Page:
A Latino book list for the classroom
I recently went on a mission to find the author of “Reaching Out,” a short book about the true account of one first generation immigrant’s experience as a student at the University of California, Santa Clara during the 1960’s. Prompted by the many similarities between his undergraduate experience and my own, I felt the need to write to him and thank him for putting together a work that was free of the sometimes overly-romanticized or stereotypical literature about Latinos I read as a high school student. To my relief, finding him was not difficult. (Thank you, Google). He is currently a professor at the University of California, Santa Clara.
The book, which you can find at the TC library on the second floor (Call Number: PZ7.J57525 Rea 2008), first caught my eye because of its cover–a faded picture of the author. The photograph reminded me of the old photographs and residency cards my parents had taken upon coming to the United States. In my own opinion, the book honestly recounts many of the experiences of identity and family-school balance that many Latinos face.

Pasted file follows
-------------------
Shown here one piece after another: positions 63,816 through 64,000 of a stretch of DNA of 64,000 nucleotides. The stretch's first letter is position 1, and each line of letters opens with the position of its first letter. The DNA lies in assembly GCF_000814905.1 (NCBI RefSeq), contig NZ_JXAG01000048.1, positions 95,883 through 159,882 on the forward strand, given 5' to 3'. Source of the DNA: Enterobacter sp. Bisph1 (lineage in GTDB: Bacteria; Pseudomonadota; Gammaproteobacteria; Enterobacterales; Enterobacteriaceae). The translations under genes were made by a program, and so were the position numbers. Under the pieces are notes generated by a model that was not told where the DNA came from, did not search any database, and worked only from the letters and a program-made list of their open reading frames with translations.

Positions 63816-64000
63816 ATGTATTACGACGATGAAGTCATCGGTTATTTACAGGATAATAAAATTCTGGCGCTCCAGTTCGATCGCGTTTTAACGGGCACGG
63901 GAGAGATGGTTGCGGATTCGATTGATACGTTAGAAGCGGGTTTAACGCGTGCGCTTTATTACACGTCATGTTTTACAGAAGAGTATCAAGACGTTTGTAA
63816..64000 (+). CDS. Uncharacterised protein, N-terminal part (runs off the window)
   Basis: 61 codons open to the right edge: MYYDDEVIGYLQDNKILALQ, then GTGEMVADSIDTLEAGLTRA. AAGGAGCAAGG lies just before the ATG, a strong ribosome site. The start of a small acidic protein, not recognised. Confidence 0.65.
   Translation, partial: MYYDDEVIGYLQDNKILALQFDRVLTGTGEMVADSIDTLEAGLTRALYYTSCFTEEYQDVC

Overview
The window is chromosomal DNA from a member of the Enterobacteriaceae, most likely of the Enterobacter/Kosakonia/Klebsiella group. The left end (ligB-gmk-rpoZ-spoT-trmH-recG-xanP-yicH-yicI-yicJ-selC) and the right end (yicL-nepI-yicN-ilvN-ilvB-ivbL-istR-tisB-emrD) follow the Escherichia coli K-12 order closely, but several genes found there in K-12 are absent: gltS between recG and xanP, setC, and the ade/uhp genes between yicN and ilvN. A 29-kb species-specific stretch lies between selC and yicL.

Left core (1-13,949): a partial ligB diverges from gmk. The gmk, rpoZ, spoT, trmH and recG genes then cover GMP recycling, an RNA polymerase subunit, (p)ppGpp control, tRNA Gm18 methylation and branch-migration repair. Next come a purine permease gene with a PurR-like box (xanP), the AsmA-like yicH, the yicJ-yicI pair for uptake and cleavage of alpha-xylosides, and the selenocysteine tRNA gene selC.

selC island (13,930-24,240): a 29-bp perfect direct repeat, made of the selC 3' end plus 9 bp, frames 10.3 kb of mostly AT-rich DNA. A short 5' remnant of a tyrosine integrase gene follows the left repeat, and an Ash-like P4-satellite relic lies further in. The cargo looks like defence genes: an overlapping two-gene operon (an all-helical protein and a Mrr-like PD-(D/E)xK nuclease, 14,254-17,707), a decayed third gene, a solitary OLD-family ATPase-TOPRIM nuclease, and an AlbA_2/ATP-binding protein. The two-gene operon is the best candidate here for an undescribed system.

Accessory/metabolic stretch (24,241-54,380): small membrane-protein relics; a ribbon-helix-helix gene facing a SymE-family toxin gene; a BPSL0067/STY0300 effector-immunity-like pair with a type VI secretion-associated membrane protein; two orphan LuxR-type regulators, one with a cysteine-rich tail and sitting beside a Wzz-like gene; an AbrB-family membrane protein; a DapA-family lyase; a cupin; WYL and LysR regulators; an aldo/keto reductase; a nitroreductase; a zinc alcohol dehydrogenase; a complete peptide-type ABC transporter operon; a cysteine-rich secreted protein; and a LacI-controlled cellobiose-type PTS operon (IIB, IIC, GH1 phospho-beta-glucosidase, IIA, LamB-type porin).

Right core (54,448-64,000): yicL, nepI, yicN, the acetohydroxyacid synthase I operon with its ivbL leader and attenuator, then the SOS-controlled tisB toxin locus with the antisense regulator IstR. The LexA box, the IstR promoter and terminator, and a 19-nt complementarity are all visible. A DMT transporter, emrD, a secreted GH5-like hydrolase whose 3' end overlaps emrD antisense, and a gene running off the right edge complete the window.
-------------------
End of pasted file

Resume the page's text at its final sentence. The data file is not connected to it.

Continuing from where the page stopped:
In thinking about this book, I began to remember some of the other books about Latino lives that I read throughout my schooling. The books I read, which are listed below, are on my list to re-read and analyze with a teacher’s eye rather than that of a student’s.
The House on Mango Street by Sandra Cisneros
Bless Me, Ultima by Rudolfo Anaya
Y no se lo trago la tierra/…and the earth did not devour him by Tomas Rivera
Parrot in the oven: Mi vida by Victor Martinez
Macho by Victor Villasenor
Pocho by Jose Antonio Villarreal
Books I have yet to read, but want to…
Down these Mean Streets by Piri Thomas
Dreaming in Cuban by Cristina Garcia
In the Time of the Butterflies by Julia Alvarez